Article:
Medical payments per claim decreased more than 3% in the pandemic years 2020 and 2021 in half of the states studied by the Workers’ Compensation Research Institute.
The Cambridge, Massachusetts-based research organization studied medical costs for 2020 injuries with costs incurred through March 2021 in 18 states, finding that the reductions —following four years of stable or modest growth — “likely reflects factors related to the COVID-19 pandemic.”
“Temporary suspensions of nonemergency treatment and procedures, avoidance of care because of concerns about contracting COVID-19 and increases in the use of telehealth services contributed to changes in medical payments and utilization,” Ramona Tanabe, executive vice president and counsel for WCRI, said in a statement.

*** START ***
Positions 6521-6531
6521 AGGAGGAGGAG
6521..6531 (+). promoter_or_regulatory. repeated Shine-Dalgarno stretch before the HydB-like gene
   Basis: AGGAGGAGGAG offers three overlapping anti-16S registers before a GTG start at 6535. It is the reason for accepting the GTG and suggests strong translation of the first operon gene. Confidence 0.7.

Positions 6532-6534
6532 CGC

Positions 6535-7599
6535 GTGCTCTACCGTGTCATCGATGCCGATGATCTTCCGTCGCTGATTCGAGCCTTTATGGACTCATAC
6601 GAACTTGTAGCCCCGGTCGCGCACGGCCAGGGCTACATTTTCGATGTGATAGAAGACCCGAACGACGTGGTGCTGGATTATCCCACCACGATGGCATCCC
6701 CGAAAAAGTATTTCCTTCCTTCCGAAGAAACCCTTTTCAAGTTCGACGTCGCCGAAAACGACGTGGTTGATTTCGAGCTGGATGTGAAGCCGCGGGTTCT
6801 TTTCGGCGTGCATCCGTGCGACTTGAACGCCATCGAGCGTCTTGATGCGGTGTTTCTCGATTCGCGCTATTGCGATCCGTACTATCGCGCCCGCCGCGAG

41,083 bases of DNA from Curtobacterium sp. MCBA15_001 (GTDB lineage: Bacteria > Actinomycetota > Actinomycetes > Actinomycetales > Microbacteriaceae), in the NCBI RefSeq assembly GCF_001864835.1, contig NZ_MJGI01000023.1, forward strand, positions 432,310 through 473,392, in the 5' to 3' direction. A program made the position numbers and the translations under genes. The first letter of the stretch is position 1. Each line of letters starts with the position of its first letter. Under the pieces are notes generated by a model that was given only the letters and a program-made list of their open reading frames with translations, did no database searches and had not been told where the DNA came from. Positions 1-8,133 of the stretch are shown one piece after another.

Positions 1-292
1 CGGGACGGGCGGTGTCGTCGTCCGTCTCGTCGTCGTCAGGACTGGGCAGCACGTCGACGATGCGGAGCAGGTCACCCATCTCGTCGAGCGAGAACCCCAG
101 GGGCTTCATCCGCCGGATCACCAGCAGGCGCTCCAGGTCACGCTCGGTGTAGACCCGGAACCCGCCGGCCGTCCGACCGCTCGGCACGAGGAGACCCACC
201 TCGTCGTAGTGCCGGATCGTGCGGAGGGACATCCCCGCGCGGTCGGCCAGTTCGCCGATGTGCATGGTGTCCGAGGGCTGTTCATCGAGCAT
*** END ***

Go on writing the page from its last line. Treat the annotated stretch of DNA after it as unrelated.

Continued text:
“In addition, other factors — such as the timing and severity of the pandemic, the speed of resuming nonemergency surgeries and procedures, the degree of reliance on hospital care, and state policies — influenced the differences in medical trends across states,” she said.
Of the states WCRI studied, Indiana appeared to see the largest drop in medical payments: a decline of 14% in 2020-21 for non-COVID-19 claims after growing 11% year over year in 2019. Other states saw modest decreases in the 4% to 5% range.
This article was first published in Business Insurance.